Corn

This section describes the corn growth cycle and its stages through a practical and dynamic approach. In addition, you will also find a guide detailing the main nutrient deficiencies that can affect your crop and how to identify each of them.

When is the right time to use Stoller solutions in the

CORN growth cycle?

Learn more about the main stages and characteristics.

What happens at each stage

OF CORN DEVELOPMENT?

VE
Emergence. Begins with the elongation of the primary root followed by the seminar roots which origin from the cotyledonal node. Next, furrowing into the soil surface, the coleoptile emerges to support the plumules. It is made up by five rudimental leaves that emerge from the interior of the coleoptile, starting the growth of the aboveground plant. The seed remains under the soil surface.
VEGETATION
V1
Following the emergence (VE), the subsequent vegetative stages are identified by the successive expansion of the leaves. Each expanded leaf presents visible auricular (collar area). This is the identification criteria of each vegetative stage. The lower and round shaped leaf is not considered for the counting. Thus, the V1 stage is identified by the expansion of the first apical leaf and visible auricular (collar). The seminal roots begin growth and branching. At this time the stem apex of the plant is below the soil surface.
VEGETATION
V2
Second expanded leaf with visible collar. The plant is ready to start the photosynthetic activity. The branched seminal roots and the nodal roots are in greatly growth. The stem apex still remains under the soil surface.
VEGETATION
V3
Third expanded leaf with visible auricular. Photosynthetic activity in progress. The nutritional reserves are running out. Seminal roots activities ceased. Nodal roots are growing and branching. The stem apex remains under the soil surface.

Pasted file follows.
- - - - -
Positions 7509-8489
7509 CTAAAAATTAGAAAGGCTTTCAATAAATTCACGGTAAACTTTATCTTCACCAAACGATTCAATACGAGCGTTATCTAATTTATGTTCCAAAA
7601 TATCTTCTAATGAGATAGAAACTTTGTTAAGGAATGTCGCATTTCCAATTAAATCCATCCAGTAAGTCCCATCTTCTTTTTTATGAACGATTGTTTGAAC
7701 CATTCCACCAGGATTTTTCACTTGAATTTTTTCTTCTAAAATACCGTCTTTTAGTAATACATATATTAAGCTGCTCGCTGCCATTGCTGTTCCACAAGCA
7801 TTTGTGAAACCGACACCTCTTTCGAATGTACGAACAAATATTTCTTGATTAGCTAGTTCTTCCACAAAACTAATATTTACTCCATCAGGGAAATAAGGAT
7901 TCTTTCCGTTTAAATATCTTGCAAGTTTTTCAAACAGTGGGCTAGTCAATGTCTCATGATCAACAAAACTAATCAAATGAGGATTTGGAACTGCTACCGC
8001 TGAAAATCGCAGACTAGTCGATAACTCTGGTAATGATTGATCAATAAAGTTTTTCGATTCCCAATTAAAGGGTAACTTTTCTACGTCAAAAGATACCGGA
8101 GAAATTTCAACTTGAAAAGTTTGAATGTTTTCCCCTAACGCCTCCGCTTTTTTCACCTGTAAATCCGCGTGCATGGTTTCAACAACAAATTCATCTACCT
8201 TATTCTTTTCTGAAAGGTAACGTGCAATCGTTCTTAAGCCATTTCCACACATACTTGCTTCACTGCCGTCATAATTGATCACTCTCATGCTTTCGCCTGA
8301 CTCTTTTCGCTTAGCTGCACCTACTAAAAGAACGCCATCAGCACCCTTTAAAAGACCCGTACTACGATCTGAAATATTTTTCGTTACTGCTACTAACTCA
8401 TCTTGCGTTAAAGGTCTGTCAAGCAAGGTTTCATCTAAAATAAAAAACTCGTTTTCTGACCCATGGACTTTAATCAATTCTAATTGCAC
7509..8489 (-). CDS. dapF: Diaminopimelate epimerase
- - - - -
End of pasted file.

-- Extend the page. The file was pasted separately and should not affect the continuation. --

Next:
VEGETATION
V4
Fourth leaf expanded with visible collar. Root system in development with differentiated branches and absorbent hair. The stem apex (growing point) is still below the soil surface. The differentiation between male (panicle) and female (ears) flowers starts between the stages V4 and V6, defining the potential yield of the plant.
VEGETATION
V5 V6 V7 VN
The identifi cation of the phenological vegetative stage of the maize is based in the observation of the successive leave expansions along with the visualization of the auriculars. Following the expansion of the fourth leaf (V4) occurs the expansion of the fifth (V5), sixth (V6), seventh (V7) and so on until the “n-leaf” (Vn) corresponding the last one formed before the differentiation of the male inflorescence (tassel). According to the genotype, 18 or more leaves of corn might be observed. From this point on only phenologic vegetative stage most important for the management of the culture will be illustrated. V5 to V6 stages the growth area reaches the surface of the soil.
VEGETATION
V8
Plant with the eighth leaf expanded and visible collar. Root system well distributed in the soil and the adventitious roots begin to grow. The intense elongation of the stalk in height and diameter is observed. Accentuates the development of the male inflorescence (tassel) and the development of the ears increases between the sixth and ninth nodes above the soil. Between the stages V7 and V9 the number of grain rows in the ear is confirmed.
VEGETATION
V12
Plant with the twelfth leaf expanded and auricular visible. The adventitious roots are well developed and visible. The plants present 85 to 90% of the leaf area and a high growth rate of the stalk, tassel and upper ear. The tassel reaches maximum development concurrently with the beginning of the silk growth (tassel). Between the stages V12 and V14 the size and number of ear in the plant are confirmed.